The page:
Musings from a promise-collector

Raccoonaphobia


Picture this:

You’re a teenager at summer camp as a junior counselor (a SAM, if you will). The best part of the day is when the campers are in bed and the SAMs can run amuck through the camp… safely, of course. One night the group decides to play sardines in the dark. (Sardines, if you’ve never played it is like reverse hide-n-seek – one person hides, and everyone else has to find them and hide with them.) The dark adds a creepy level to this game, plus you never know who could be around a corner waiting to scare you. You decide to quietly and quickly dart across to the other side of the basketball court to see if anyone is hiding in the shadows. After trepidly peaking around a few corners and deciding that this part of the grounds is just to scary, you turn and start back across the basketball court to where a few other scaredy cats are waiting by the drinking fountains. Then you see it.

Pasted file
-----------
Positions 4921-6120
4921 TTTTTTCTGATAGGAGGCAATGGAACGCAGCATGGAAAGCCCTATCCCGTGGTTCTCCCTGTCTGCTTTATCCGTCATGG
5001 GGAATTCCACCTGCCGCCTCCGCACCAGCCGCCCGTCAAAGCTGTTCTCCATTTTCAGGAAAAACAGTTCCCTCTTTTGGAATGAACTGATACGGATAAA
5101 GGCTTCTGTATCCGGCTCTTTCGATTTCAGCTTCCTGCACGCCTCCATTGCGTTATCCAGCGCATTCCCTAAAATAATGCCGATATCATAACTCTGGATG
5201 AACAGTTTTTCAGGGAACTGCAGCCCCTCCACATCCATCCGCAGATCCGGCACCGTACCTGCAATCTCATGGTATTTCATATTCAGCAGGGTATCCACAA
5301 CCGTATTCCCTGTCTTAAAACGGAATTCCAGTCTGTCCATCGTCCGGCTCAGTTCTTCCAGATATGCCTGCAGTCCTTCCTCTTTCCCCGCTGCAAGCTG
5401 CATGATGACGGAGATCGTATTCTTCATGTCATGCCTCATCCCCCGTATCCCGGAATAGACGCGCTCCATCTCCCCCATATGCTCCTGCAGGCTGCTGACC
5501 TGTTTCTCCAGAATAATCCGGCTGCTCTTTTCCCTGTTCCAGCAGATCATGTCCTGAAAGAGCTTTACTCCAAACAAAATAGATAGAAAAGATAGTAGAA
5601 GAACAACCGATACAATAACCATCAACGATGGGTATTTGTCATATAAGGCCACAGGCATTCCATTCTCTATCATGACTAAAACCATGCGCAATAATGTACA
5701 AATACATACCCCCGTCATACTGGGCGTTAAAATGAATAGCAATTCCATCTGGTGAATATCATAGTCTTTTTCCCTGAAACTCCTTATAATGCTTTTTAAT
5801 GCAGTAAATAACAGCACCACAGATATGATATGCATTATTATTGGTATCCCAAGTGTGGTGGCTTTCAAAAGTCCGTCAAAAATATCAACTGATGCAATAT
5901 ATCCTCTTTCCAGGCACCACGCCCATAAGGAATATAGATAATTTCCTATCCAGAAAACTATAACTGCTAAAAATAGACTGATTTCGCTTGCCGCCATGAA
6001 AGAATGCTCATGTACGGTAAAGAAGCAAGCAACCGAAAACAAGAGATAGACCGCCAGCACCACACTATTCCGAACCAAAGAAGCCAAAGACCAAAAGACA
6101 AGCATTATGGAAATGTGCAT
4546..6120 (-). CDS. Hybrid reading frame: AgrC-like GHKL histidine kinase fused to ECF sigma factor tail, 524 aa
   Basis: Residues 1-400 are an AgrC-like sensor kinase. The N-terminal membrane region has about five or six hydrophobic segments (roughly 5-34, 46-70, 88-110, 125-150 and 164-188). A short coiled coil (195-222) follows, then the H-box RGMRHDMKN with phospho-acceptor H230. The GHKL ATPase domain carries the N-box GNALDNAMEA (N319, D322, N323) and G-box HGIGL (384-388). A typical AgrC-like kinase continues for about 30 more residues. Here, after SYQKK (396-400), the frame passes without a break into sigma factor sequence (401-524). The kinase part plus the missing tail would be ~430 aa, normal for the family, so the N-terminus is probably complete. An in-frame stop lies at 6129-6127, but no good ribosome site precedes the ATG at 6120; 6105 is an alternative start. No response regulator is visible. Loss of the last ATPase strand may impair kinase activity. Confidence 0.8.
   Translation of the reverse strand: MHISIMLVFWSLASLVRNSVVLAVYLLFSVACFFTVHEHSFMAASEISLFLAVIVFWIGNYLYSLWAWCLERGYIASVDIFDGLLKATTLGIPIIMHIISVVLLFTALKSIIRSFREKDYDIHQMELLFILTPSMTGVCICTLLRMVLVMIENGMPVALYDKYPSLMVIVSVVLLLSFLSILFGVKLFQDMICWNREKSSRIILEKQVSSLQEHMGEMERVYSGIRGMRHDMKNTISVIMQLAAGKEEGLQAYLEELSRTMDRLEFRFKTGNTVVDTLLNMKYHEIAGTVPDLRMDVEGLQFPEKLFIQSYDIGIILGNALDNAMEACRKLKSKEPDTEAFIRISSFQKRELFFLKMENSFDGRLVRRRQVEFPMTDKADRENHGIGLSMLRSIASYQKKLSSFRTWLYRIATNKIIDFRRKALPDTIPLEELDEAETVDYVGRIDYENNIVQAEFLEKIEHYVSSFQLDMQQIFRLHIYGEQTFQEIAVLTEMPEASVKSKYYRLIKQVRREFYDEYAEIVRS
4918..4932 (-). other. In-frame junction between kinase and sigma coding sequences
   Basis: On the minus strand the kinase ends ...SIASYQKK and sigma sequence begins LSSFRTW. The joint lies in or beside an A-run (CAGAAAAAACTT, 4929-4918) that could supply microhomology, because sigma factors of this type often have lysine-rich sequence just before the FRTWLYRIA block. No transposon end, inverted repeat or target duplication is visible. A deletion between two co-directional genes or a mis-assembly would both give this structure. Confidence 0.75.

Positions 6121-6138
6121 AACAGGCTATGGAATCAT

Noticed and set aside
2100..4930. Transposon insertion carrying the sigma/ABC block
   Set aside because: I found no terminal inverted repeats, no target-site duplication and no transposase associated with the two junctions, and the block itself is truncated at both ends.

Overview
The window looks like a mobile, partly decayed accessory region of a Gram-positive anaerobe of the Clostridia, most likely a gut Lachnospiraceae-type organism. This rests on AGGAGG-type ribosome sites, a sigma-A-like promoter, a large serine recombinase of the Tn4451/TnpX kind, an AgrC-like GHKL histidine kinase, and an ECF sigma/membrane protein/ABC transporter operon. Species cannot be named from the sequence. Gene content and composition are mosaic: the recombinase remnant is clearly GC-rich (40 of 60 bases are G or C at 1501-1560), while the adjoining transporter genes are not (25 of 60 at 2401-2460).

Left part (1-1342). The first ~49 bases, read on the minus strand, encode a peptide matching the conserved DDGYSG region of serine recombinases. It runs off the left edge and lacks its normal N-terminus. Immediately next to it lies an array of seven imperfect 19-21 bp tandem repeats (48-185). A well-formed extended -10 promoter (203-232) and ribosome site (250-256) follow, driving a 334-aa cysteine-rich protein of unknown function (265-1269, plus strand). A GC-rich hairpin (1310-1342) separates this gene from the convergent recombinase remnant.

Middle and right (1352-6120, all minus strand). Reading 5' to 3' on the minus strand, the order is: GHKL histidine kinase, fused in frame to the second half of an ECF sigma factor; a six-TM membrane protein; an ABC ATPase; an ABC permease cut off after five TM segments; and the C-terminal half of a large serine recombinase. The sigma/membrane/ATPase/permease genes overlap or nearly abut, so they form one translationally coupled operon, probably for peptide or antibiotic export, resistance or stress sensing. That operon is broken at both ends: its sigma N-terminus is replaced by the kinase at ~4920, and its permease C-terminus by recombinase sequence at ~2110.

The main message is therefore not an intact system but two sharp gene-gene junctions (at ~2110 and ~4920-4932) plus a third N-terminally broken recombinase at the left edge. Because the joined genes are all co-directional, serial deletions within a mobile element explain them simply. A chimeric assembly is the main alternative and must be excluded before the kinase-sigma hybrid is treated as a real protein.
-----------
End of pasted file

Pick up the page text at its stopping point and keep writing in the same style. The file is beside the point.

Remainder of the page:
It’s huge.

It’s ugly.

It’s mean.

And it’s hissing.

It is the biggest, fattest raccoon you have ever seen. And suddenly you realize you are inbetween it and the closest garbage can. And it is hungry.

Yep, it happened to me. And I did what any other teenage girl would have done in that situation. I screamed. I screamed as loud and as high as I could and ran faster than I ever have before in my life (and probably since). You’re probably thinking, “So what? It was just a raccoon.” But this wasn’t just any raccoon. It was a Camp Manitoqua raccoon. They are known for their viciousness and cleverness. If you walked through camp alone at night, a pack of them would find you and chase you. The only way to walk safely through camp at night was in small groups.

Knowing all this, I wasn’t going to let this raccoon get a bite out of me. I ran screaming for my friends by the drinking fountains, knowing I’d be safer in a group. By the time I got to them, I was shaking so hard that I fell into a hysterical, mumbling heap. Once I finally told them what all the drama was about, they looked at me and said, “What raccoon?”

Of course they hadn’t seen it. But it was real – I saw its little white fangs!

(Sources: Photo 1, Photo 2)

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